Tunnel to Towers continues to help families of first responders and military veterans

The Stephen Siller Tunnel to Towers Foundation continues to help first responders, military veterans and those whose loved ones died while serving their country by giving them mortgage-free homes.

“It's changed my story. It was a tragedy. You know now, it's like it has a happy ending, sort of, you know so I'm happy to talk about it now,” Nancy Gass, a Gold Star widow said on “America’s Newsroom” Thursday. Gass and her family received a home from Tunnel to Towers.

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“Before who wants to hear that… it hurts. But now there's so much positivity in the message.”

In 2014, Nancy’s husband Staff Sgt. Gerard “Jerry” Gass died in a combat mission in Afghanistan.

“He was a medic and a sniper and he didn't join the Army until he was 28, he went to college got a degree and got a business job and then at the last minute he just always wanted to do something special so he became a Green Beret,” Gass said of her husband.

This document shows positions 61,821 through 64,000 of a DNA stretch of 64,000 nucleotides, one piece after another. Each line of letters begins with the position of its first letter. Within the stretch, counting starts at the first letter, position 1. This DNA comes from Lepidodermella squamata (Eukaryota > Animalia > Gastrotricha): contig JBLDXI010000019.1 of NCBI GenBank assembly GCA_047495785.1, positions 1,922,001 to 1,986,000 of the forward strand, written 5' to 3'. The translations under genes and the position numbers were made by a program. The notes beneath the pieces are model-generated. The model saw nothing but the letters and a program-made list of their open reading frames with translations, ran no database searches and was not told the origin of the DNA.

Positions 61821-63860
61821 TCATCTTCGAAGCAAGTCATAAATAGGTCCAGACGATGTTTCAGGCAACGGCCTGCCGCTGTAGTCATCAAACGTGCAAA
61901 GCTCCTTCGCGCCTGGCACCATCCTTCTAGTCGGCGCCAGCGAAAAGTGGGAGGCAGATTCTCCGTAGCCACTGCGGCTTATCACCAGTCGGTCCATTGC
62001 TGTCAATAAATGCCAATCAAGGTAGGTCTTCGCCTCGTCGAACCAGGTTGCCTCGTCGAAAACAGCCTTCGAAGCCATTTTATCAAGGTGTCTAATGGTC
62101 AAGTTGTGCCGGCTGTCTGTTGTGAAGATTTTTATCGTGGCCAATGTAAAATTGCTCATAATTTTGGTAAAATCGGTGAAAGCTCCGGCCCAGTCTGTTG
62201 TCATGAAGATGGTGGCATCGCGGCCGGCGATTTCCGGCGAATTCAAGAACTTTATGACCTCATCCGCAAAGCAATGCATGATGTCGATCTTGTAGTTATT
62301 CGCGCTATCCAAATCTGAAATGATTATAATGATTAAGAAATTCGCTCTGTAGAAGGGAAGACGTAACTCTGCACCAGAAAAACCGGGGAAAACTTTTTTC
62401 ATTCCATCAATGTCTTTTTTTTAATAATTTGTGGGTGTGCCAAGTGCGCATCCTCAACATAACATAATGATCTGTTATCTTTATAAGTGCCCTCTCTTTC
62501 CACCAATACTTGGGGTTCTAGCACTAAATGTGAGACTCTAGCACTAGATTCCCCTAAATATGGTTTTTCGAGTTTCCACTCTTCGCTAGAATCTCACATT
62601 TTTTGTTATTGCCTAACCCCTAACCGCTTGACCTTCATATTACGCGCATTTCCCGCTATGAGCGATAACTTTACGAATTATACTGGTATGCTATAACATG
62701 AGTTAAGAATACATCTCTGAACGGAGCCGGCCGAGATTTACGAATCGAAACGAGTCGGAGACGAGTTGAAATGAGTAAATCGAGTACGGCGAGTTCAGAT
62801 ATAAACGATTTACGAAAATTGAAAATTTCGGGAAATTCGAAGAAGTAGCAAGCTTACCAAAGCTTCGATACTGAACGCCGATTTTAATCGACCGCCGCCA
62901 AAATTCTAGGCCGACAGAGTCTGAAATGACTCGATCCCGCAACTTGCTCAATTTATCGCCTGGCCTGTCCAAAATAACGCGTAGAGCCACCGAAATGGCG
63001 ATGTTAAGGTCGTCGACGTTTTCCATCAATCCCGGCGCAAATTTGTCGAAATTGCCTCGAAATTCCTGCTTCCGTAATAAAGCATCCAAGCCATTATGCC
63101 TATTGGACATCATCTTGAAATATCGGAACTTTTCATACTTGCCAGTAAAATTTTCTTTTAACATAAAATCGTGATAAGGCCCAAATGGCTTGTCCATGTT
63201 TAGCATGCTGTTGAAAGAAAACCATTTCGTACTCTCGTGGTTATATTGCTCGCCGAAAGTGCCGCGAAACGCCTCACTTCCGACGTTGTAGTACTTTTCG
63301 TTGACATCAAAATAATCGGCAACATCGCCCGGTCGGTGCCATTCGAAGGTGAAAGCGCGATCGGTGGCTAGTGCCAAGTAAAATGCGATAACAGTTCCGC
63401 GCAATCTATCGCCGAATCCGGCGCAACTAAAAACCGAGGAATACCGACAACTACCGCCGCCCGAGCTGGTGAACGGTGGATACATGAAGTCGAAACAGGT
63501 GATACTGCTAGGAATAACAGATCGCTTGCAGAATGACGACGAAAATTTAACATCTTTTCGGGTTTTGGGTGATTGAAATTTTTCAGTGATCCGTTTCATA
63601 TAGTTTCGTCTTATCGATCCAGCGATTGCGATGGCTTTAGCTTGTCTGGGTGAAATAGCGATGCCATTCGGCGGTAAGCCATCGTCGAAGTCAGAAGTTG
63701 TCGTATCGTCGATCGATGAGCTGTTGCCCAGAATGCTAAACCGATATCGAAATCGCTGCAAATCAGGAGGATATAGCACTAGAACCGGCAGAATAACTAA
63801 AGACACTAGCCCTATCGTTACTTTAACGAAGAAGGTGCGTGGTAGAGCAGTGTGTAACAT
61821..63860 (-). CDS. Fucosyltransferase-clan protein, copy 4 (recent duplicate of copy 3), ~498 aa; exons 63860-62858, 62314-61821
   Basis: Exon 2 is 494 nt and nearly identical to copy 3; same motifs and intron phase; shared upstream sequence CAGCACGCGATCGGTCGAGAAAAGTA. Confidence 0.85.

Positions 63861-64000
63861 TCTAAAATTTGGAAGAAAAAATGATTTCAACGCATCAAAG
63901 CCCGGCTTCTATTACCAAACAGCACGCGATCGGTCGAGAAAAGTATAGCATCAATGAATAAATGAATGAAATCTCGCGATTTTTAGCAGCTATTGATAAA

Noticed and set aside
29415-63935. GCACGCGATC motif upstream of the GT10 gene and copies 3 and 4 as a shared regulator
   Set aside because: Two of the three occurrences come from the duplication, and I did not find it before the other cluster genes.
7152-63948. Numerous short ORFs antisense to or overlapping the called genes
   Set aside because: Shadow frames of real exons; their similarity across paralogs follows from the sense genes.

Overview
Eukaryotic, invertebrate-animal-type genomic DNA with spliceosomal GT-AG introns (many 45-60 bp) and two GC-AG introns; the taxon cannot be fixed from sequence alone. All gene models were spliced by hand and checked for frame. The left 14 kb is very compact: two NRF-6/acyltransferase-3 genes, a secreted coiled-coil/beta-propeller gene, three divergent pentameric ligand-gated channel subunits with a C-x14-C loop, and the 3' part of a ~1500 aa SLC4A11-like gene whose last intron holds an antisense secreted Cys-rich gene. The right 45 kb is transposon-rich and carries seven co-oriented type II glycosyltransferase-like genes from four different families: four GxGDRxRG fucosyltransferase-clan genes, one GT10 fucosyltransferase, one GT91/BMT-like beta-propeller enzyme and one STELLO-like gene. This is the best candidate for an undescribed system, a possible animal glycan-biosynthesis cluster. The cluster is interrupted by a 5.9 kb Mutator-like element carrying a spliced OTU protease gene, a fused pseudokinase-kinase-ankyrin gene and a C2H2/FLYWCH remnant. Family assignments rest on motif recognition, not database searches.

“He was so smart and funny and he always made everyone laugh. People said you know he was larger than life.”

U.S. Marine Corps veteran Corporal Scott Nokes while serving overseas contracted a parasite that took both of his legs and almost all of his vision two years after he returned home.

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Tunnel to Towers built him a smart home for his service.

“I was not expecting to be the recipient of a home. And luckily Tunnel to Towers stepped up, came out of nowhere. And it's a huge blessing,” Nokes said.

“We're asking everyone to donate eleven dollars a month. I don't think there's a lot to ask Americans at all if we're asking them to go out and put their lives on the line. The families pay a great price for it. I think it's the least that we can do as Americans.  Eleven dollars a month can change the lives of all these great heroes,” Chairman Frank Siller said.